Wednesday, September 11, 2013

C4T #1

Comments for Teachers

Dr. Strange assigned EDM 310 students each a teacher's blog, then suggested we post our thoughts and summarize the content on our blogs. I was assigned Principle Julie A. Vincentsen of Helen Keller Elementary School in Franklin, MA. I found her blog to be insightful and informative; I enjoyed reading posts written from the perspective of a principle.

Hippo reads a book

Capturing Struggling Readers
Principle Vincentsen used this post to explore the possibilities of audio books as a learning tool for struggling readers. This is the first time I have been introduced to this technique, and I found it really interesting.

Audiobooks are now being used in the classroom to aid struggling readers. I love this idea for several different reasons. MP3 players and earphones are so small these days, they are perfect for students who are concerned about being judged or stigmatized in front of their peers. A child or adult who otherwise might miss out on a lifetime love of books can now gently be ushered into reading using audio books. Incorporating this technology into the classroom or at home means the student doesn't have to fall behind or miss out, whether the reading problem is due to disability or just slow learning.

These kinds of technologies are such a valuable tool for teachers and students. With all the audio book subscriptions and options out there, there is no reason a student has to fall behind.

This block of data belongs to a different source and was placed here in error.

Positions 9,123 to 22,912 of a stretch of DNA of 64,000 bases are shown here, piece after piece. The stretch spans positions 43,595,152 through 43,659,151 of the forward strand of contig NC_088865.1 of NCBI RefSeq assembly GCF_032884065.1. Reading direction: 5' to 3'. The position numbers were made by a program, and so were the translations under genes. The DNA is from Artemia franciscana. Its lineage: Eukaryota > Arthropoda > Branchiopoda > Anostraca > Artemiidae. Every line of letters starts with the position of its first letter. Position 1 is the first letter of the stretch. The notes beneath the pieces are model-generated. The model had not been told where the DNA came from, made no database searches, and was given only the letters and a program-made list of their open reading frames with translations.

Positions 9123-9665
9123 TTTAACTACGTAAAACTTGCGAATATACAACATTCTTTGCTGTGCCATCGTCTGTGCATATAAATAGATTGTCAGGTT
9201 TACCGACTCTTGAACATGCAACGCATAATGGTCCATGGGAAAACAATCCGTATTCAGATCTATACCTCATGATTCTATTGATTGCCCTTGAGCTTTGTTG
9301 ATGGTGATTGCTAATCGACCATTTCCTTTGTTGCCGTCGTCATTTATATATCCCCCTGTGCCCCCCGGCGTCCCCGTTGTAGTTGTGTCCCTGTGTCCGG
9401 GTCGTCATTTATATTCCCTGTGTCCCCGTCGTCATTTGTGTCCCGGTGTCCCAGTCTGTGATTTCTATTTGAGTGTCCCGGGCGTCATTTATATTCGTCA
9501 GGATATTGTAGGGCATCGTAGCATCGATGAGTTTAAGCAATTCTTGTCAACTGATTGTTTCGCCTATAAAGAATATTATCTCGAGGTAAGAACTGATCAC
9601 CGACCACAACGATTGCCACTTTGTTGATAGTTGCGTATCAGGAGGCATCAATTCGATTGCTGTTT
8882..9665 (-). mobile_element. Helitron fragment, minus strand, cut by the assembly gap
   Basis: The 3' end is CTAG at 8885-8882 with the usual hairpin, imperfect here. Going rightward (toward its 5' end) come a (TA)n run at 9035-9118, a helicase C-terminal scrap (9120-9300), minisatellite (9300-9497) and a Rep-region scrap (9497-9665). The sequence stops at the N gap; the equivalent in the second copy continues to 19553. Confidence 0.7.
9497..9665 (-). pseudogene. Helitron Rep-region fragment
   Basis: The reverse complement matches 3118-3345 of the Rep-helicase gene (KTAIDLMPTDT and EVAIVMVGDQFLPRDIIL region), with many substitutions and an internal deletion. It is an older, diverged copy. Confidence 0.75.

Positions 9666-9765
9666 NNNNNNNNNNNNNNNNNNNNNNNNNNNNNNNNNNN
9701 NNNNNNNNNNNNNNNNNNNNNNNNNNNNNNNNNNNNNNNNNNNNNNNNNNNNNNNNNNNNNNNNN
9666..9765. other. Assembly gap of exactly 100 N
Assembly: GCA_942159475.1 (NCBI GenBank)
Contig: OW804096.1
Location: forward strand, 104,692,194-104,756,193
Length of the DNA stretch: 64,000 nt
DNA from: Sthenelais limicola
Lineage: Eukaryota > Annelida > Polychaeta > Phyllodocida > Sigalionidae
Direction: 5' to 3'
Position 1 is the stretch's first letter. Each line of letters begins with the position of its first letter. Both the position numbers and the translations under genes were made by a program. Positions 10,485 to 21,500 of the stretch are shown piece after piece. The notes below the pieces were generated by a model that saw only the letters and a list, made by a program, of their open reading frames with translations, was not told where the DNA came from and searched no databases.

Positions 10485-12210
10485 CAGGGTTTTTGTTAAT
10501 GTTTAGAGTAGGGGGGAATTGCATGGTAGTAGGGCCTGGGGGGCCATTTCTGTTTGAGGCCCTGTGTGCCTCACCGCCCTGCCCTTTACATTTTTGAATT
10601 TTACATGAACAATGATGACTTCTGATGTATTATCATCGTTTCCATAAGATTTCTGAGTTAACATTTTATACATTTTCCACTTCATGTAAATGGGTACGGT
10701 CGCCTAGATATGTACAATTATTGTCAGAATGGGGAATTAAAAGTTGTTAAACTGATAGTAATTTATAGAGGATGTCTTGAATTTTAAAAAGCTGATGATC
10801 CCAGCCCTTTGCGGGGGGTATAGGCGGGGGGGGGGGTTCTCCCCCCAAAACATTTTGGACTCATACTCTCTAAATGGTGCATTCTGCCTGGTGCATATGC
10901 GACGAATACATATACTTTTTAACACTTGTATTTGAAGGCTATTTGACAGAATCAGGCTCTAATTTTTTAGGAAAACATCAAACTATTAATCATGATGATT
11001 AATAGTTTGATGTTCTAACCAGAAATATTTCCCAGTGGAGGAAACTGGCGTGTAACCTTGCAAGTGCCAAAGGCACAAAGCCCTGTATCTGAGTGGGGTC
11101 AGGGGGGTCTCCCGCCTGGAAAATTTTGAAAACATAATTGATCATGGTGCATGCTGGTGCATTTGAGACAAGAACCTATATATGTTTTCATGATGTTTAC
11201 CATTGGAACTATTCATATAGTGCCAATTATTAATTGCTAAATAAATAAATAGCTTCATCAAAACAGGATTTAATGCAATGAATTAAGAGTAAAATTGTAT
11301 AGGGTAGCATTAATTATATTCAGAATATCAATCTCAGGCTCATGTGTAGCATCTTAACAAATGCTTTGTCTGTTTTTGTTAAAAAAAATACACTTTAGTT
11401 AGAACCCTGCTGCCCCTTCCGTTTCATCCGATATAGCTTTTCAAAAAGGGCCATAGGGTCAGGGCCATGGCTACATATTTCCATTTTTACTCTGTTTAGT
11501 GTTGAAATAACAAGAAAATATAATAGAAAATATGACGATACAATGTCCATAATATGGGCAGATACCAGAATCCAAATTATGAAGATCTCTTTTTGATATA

Elephant reading a book

Report Cards: Praising Effort & Setting Goals
Principle Vincentsen touched on student anxiety relating to report cards, and posted a letter sent out to parents regarding the same. She reminds parents of the immense amount of pressure some students feel when it comes to showing their parents or guardian their report card.

What does she suggest? Vincentsen reminds parents that it's important to focus on what the student did well, not dwell on the negatives. Hang the card on the fridge and remind him or her you are proud. Vincentsen suggests parents praise and celebrate the students for the good marks they made, then a few days later have a calm and constructive conversation about areas that could use improvement.

She also suggests asking specific questions like 'what are your goals to improve in this area? How can I help you reach that goal?'. She reminds parents that these are conversations teachers have with students in school regularly. It's important for teachers and parents to work together to help students succeed.

As Vincentsen's parents' mantra puts it, "It is not the grade that counts as long as you try your best!".

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